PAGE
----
Time for exposition dudes and dudettes, I’m told I handled it less painfully than a full colonic irrigation by a clown making balloon animals, you be the judge.
Slightly hungover from a lovely wedding I went to last night, it was a good time, I didn’t know anybody there. It was an old good friend from uni and his misses only let him invite one of his uni mates, little did she know she invited the worst offender of them all haha.
It was a good night, I only wish I could have stayed longer if it wasn’t for my long journey and ill fitting suit.
Kinda makes me feel melancholic watching people so happy like that, so normal. Makes me wonder if I could ever have that without royally fucking it up. If it’s really that perfect or just seems that way and takes lots of work and compromise I’m too lazy/stubborn to do.
It’s a selfish thought to go to a wedding and think ‘but what about me’ I guess, but maybe it’s good I recognise that. I genuinely feel happy for them but it brings into question the life I chose. I wish I could see more of him and all my old friends but I’ve chosen a solitary path.
I knew I would have to take this journey alone, I had to seclude myself to find the best stories and be a success, there was no other options, to balance work and writing and friends would make me a failure at all three and too burnt out to do anything about it. I knew what I was doing but it still catches in my throat when I see that two people can be so happy and normal when I’ve always felt so broken and different. But there goes that narcissism again, too bad I spend all my money on knives and editing instead of therapy haha. Ah fuck it, as Tom Waits would; “It’s nothing that a hundred dollars won’t fix”.
Or a couple hundred thousand would be nice.
Anyway enough of this ceaseless faggotry, this chapter fills in a lot of the blanks so I hope you people appreciate this and I know you people exist. I was looking at the analytics for this on inkitt and Green Sunday has had just under a thousand reads since December/january I think, so they exist.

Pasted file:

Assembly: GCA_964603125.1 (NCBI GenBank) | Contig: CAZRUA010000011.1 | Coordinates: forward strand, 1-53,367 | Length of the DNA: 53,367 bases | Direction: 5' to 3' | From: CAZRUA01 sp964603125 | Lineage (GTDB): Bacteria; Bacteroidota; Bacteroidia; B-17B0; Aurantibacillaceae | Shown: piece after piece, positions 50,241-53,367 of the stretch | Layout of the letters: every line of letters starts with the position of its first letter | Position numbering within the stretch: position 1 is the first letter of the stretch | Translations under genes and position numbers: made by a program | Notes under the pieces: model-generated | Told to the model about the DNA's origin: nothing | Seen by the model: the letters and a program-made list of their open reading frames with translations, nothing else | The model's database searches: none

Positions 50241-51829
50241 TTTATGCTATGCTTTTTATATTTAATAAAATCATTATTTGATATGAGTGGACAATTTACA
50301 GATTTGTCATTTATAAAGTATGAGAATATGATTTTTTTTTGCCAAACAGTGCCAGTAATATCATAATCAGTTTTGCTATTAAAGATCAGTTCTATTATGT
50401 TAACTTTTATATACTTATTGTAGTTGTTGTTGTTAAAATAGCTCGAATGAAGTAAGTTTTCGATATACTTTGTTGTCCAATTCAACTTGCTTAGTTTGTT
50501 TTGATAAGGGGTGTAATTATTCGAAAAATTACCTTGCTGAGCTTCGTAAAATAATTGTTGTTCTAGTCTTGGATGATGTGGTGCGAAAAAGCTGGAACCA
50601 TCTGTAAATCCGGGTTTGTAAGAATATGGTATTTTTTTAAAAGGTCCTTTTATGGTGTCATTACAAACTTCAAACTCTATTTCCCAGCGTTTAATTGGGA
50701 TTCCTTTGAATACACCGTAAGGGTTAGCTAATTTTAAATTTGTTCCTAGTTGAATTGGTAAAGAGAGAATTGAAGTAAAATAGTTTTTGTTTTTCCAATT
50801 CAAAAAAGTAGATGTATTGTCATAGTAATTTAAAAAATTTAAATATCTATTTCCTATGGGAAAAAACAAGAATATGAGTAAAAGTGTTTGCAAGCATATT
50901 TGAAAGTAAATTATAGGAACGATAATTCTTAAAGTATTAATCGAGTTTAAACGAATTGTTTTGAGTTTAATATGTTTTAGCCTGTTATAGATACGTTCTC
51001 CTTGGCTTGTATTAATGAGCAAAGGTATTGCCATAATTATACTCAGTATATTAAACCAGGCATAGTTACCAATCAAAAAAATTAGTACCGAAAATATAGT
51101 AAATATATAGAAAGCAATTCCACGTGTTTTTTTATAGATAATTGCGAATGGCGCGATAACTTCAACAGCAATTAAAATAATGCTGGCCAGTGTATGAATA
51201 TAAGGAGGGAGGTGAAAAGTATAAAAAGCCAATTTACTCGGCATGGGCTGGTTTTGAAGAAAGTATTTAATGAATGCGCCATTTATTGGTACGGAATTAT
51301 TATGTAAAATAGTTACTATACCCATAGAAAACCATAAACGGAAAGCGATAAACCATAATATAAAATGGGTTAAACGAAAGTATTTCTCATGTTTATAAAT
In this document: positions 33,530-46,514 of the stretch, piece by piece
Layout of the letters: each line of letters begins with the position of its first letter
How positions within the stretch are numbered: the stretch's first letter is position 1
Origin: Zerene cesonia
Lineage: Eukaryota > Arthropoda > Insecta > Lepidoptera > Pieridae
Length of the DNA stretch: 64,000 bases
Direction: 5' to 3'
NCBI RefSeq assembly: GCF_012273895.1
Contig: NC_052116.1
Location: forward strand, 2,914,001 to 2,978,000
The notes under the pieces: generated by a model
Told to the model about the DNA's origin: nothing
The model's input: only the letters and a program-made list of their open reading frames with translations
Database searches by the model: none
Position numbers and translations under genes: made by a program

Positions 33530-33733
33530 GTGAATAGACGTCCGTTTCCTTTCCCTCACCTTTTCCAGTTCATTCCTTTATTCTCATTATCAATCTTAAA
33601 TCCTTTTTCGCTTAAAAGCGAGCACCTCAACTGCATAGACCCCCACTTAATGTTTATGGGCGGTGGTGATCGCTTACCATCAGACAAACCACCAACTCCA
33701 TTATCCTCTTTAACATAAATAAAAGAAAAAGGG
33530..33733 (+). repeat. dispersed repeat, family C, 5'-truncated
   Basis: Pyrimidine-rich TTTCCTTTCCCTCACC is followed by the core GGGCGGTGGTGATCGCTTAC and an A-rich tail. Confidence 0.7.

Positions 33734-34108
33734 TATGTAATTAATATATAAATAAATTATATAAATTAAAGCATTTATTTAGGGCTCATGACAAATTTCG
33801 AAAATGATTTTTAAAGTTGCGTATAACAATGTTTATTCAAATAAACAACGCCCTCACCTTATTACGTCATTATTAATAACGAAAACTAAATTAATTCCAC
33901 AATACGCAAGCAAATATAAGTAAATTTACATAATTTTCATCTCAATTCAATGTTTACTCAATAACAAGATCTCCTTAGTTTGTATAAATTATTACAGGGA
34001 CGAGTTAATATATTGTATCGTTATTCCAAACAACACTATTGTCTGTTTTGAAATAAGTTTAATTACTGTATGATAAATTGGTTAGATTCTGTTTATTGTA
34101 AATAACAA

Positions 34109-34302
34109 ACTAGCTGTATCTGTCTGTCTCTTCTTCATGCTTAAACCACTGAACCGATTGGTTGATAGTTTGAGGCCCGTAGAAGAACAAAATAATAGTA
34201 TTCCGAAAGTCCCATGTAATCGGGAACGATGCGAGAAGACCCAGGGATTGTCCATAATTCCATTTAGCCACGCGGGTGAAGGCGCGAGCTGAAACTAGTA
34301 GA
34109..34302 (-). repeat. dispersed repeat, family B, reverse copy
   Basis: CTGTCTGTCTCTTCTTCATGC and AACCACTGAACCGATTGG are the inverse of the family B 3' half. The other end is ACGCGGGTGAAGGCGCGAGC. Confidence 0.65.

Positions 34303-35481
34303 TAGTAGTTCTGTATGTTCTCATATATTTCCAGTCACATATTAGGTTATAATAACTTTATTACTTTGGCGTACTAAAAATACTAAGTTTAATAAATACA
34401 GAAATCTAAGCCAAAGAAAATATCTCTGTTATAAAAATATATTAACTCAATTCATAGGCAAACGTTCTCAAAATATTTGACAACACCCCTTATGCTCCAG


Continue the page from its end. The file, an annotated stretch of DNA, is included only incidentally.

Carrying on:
As always you can find the full chapter on inkitt by following this link;
Take up Space
The sun rolled down the hill faster than usual. Candlelight lit TJ’s mom’s little dining room. The sounds of knives and forks scratching plates filled the silence.
“So how did you and TJ meet?” TJ’s mom asked, cutting through the awkward silence of this intimate little meal. The table consisted of her and her son and a strange, green-haired girl he’d brought in off the streets who smelt faintly of dried blood.
“We met at the mall actually,” the girl said, turning a wry smile up at TJ who was sweating into his food.
“I’m sorry, did you tell me your name? I get a little ditsy sometimes,” his mother said; something wasn’t quite right. Like she’d walked out of one dream and into another unannounced.
“Sunday,” she said.
“Well that’s a pretty name. TJ, don’t you think that’s a pretty name?”
“Err, yeah,” TJ said, looking up from his plate of macaroni and cheese to glance across the table.
“Do you live around here? I don’t think I’ve seen you before. I mean, I think I’d – I mean -”
“Ah no, I just got here. Err, my… dad travels a lot for work,” Sunday said, choosing her words surgically.
“Well I think the candles were a nice touch. We don’t get to use the dining room much these days; it’s just been the two of us for a while now.”
“Yeah, well, it was TJ’s idea; he said it would give the room some atmosphere, right?” Sunday said, watching TJ squirm.
“TJ and I aren’t used to entertaining. After his father left, we mostly kept to ourselves.”
“Mom,” TJ whined.
“That’s right, TJ hates me telling everyone our life story.” His mom smiled with a melancholy intake of breath. “Oh, you’re finished?”
“Yes, thank you. It was lovely.”
“What a polite girl,” TJ’s mom said as she collected the plate in front of Sunday, a warm smile on her face. “You’re welcome to stay in the guest bedroom across from me if you’re too tired to make it home.” She fluttered out of the room with the dirty plates.
“No, that’s OK. I think I’m just gonna bunk with TJ and fuck his brains out all night.”
TJ’s perfectly timed sip of milk sprayed down his shirt.
“That’s nice,” TJ’s mom said from the kitchen, clearly not having heard anything she’d said.
Sunday handed TJ a napkin and smiled trollishly. He snatched it from between her two fingers and began to dab his shirt.
“Do you think we should tell her?” he whispered.
“Why worry her? Nothing should happen tonight as long as we don’t light the house up like a Christmas tree. Or make too much noise. I thought the candlelight thing would be cute,” Sunday said, reclining in her dining chair.